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Peter Schiff - Keynesians Jump The Gun on Inflation

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February 15, 2012 – Comments (6)

Advocates of government stimulus are running victory laps on recent developments that appear to vindicate their strategy. In particular, Paul Krugman compares the sluggish growth in Europe to the somewhat-less-sluggish growth in the US to prove that stimulus was more effective than austerity. Other economists are using government inflation measures to defend Fed Chairman Bernanke's easy-money policy. The only problem is, they're calling the race before the finish line is even in sight.

As usual, Paul Krugman overlooks basic economics (which, despite his Nobel Prize, is a science about which Mr. Krugman really knows very little). The reason stimulus is so politically popular is that it appears to work in the short-term. However, appearances can often be deceiving, as they are right now in the US. Stimulus merely numbs the pain of economic contraction, as the underlying trauma gets worse. Austerity might slow an economy down, but at least the wounds are able to heal. America has chosen the former and Europe the latter, albeit not quite as large a dose as needed. The fact that in the short-run Europe is suffering more than the US does not vindicate Washington's approach. On the contrary, this is exactly what is to be expected.

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6 Comments – Post Your Own

#1) On February 16, 2012 at 2:21 AM, awallejr (85.54) wrote:

Except it is nonetheless working.  When the private sector contracts, as it did, the slack must be picked up by someone else, and that is the Government.  The problem is that when the private sector thrives, the Government should reign in, which it doesn't seem to do (tho it did under Clinton for awhile).

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#2) On February 16, 2012 at 7:47 AM, dbjella (< 20) wrote:

awallejr 

How did Gov't reign in under Clinton?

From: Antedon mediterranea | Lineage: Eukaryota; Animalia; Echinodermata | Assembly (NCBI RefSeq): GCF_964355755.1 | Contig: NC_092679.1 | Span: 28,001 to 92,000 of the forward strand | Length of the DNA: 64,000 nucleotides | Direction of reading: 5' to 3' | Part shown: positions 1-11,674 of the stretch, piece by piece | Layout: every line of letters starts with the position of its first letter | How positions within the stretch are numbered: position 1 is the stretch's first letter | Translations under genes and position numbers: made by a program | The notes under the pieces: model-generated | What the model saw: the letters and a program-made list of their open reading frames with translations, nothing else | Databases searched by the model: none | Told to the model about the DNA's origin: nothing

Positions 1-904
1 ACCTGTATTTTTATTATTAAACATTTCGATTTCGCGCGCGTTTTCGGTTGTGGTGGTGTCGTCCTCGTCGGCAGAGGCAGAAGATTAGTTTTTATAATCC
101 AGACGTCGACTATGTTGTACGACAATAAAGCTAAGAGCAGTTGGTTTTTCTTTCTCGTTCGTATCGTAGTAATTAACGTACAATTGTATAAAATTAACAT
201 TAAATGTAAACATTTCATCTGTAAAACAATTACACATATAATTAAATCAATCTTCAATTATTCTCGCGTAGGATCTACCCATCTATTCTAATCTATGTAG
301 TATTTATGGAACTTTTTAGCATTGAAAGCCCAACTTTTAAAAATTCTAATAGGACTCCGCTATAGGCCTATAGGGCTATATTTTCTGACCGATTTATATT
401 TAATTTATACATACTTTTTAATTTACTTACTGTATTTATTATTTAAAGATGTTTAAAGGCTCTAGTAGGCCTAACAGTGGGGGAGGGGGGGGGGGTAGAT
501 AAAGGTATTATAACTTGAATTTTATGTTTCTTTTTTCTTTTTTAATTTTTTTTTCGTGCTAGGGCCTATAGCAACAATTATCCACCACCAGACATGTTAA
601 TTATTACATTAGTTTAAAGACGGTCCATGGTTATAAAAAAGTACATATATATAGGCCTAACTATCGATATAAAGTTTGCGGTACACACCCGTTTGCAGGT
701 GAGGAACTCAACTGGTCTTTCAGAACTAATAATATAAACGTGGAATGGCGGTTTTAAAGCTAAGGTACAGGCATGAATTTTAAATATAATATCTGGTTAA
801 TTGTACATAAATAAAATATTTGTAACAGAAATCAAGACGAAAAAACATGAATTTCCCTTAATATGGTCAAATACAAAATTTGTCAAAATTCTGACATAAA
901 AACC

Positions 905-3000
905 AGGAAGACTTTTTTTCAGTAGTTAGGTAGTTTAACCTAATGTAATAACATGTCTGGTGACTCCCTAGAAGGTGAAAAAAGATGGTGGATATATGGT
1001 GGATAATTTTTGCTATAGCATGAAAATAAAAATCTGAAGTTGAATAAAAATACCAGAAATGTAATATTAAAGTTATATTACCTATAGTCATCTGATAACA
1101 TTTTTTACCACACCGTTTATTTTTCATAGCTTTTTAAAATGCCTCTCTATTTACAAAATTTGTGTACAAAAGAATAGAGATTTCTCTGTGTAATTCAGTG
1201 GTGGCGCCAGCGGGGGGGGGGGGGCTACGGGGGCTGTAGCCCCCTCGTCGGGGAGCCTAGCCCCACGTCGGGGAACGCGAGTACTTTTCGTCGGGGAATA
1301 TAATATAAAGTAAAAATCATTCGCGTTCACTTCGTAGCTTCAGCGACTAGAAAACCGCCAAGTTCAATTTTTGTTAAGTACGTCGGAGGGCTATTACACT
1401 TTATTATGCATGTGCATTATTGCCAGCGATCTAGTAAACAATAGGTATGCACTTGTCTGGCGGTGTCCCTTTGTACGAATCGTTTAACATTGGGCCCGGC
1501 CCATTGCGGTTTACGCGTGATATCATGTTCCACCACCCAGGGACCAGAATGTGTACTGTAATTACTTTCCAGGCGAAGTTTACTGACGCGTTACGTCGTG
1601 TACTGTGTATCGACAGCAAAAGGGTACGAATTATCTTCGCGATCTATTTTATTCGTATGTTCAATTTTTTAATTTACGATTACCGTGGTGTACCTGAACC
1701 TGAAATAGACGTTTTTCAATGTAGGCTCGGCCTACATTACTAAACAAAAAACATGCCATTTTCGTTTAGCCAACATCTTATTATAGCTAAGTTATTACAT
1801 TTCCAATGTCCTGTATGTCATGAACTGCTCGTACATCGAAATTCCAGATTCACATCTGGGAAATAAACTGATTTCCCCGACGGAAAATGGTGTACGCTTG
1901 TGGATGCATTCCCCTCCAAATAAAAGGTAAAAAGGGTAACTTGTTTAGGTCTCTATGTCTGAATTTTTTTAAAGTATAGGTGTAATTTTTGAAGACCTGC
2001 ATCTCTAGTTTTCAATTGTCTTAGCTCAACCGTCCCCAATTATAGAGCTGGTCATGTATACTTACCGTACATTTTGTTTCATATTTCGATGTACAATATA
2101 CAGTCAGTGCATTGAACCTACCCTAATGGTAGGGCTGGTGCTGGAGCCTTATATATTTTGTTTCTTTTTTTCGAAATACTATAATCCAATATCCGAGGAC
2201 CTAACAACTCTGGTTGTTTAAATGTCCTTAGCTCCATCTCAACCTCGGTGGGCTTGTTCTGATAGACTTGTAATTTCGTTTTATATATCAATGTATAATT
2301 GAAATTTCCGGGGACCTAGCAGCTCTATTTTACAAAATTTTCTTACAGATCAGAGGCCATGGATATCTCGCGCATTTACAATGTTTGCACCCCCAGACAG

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#3) On February 16, 2012 at 7:23 PM, awallejr (85.54) wrote:

What I mean by rein in is to not continue with deficit spending. Personally the two Presidents I thought did a good job during my lifetime were Reagan and Clinton.  As an aside Nixon had the potential but he ruined any shot with his paranoia.

When the economy was hurting in the 1980s Reagan actually acted like a democrat and expanded the budget deficit.  Clinton, on the other hand, was enjoying for the most part a thriving economy and he went to trimming the budget deficit and actually had a surplus.  Then everything went to hell with Bush.

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#4) On February 16, 2012 at 7:43 PM, dbjella (< 20) wrote:

 "he went to trimming the budget deficit"

Did we really spend less? 

 

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#5) On February 16, 2012 at 8:03 PM, ETFsRule (99.94) wrote:

The "long-term" argument is frequently used by people like Schiff as a way of moving the goalposts. Unfortunately, he doesn't understand concepts like the present-day value of money, or the negative long-term effects of having people out of the work force for extended periods of time.

And, of course Schiff doesn't define exactly what he means by "long-term". He'll never have to admit defeat, because he has never made a specific prediction.

On the other hand, if the countries that turned to austerity were doing better, I'm sure he would have no problem claiming victory for his side.

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#6) On February 16, 2012 at 9:10 PM, awallejr (85.54) wrote:

Are you asking a specific dollar amount?  Becuse I am referring to spending a deficit when the private sector is contracting, and stopping deficit spending when the private sector is growing on its own and even applying any surplus to the overall accumulated debt.

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